This is better in Europe because we have a better economy within the healthcare systems. But in Eastern Europe they are still relatively poor and are behind in many of these areas.
Easy access to an optometrist is very important. These are widely used in the UK, but not used at all in France. On the other hand, they have many ophthalmologists progressions in France compared to in the UK.
Looking in the crystal ball, there will be better treatments of the age-related diseases with earlier diagnostics. They will be treated earlier and more effectively. But the biggest revolution for the individual patient will come within the inherited illnesses among children and young people; there'll be gene therapy and electronic devices replacing cells.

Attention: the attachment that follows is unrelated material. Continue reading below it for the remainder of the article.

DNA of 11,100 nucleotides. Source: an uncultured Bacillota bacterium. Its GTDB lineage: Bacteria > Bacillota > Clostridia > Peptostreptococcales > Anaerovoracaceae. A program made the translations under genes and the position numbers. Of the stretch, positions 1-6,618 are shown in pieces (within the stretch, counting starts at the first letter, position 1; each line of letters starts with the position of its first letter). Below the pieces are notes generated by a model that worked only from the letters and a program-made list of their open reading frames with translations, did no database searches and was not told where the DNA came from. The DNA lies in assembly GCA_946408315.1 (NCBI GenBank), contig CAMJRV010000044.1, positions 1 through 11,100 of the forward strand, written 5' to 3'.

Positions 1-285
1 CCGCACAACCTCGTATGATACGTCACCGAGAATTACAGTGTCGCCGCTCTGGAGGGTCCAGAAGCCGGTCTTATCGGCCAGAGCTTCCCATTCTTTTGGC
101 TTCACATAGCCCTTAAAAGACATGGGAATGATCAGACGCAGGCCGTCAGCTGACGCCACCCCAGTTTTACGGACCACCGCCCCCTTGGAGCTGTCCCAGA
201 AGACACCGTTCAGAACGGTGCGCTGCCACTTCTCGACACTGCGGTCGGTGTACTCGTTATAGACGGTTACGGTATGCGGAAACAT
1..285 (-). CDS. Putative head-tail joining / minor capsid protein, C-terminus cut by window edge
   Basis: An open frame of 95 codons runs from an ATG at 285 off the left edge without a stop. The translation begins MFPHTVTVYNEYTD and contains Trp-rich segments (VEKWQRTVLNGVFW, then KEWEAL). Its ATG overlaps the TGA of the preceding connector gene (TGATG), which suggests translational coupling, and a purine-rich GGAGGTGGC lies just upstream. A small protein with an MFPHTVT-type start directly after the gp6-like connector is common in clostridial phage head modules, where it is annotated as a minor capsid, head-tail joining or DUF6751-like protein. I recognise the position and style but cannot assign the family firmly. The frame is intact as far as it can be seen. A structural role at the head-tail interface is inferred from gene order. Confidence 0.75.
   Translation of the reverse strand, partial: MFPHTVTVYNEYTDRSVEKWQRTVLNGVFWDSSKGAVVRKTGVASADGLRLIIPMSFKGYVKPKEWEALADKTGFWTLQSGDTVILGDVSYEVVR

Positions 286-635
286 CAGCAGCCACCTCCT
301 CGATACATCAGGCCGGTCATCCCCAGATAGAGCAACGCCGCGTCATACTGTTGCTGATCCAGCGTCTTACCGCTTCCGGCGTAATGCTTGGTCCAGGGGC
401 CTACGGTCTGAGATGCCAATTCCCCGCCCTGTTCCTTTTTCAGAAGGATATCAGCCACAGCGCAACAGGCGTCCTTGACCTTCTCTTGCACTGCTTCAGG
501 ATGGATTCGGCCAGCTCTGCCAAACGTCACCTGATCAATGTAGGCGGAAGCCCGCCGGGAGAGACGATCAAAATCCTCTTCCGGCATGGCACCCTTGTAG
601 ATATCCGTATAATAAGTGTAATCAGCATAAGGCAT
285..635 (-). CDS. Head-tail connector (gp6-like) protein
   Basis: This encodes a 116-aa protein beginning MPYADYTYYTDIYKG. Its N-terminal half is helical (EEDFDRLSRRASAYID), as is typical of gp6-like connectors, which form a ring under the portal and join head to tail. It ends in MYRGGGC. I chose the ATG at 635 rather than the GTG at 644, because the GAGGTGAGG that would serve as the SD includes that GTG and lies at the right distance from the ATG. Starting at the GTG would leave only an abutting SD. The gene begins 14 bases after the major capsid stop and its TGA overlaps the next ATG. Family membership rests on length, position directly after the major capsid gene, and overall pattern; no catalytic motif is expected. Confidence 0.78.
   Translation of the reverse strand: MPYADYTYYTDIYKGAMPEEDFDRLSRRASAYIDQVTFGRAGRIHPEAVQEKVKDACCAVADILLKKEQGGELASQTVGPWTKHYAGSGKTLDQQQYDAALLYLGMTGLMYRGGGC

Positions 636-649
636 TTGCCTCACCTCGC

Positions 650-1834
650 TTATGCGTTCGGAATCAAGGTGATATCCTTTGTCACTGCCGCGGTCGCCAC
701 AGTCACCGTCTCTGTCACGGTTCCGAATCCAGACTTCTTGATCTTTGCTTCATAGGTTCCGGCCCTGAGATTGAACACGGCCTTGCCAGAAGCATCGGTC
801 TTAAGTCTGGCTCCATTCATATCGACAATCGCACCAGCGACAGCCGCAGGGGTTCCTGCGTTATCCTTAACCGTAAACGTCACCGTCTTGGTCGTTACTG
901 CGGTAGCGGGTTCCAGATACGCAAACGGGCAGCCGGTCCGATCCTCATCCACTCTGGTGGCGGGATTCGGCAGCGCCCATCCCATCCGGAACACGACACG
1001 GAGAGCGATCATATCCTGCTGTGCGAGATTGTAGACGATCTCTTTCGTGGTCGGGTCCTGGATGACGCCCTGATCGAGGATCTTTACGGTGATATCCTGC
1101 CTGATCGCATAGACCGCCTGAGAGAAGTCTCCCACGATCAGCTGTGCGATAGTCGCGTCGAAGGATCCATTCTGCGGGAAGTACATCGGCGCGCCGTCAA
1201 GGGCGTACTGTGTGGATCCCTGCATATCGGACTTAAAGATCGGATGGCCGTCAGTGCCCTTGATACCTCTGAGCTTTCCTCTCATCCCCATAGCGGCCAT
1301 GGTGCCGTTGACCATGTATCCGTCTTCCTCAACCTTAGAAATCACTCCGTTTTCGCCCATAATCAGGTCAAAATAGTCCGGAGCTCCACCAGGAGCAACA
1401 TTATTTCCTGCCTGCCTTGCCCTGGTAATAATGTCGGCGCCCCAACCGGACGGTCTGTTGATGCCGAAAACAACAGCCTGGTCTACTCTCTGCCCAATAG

So can we in the future expect that some eye diseases will disappear and that blindness will disappear if you aren't born blind, for example?
We could do it already now with the diabetes-related complications. If only we could make sure that diabetes patients would be offered treatment. Then we could avoid that people become blind from having diabetes. Maybe it would still weaken their sight, but in Iceland for example they have many doctors and almost no one becomes blind from diabetes-related complications.
Which initiatives would you like to see from the EU's side regarding prevention and treatment related to eye diseases and blindness?
The first thing the EU should do would be to make sure we have uniform approaches on the statistics in the different countries. We don't know how much blind and visually impaired people are being in treated in Europe. For example, in Denmark we only know how many people are blind and how many people become blind per year.
If we for example knew that in Belgium there are only a few blind, then Belgium must do something right that the rest of us do wrong. But these indications we don't know now.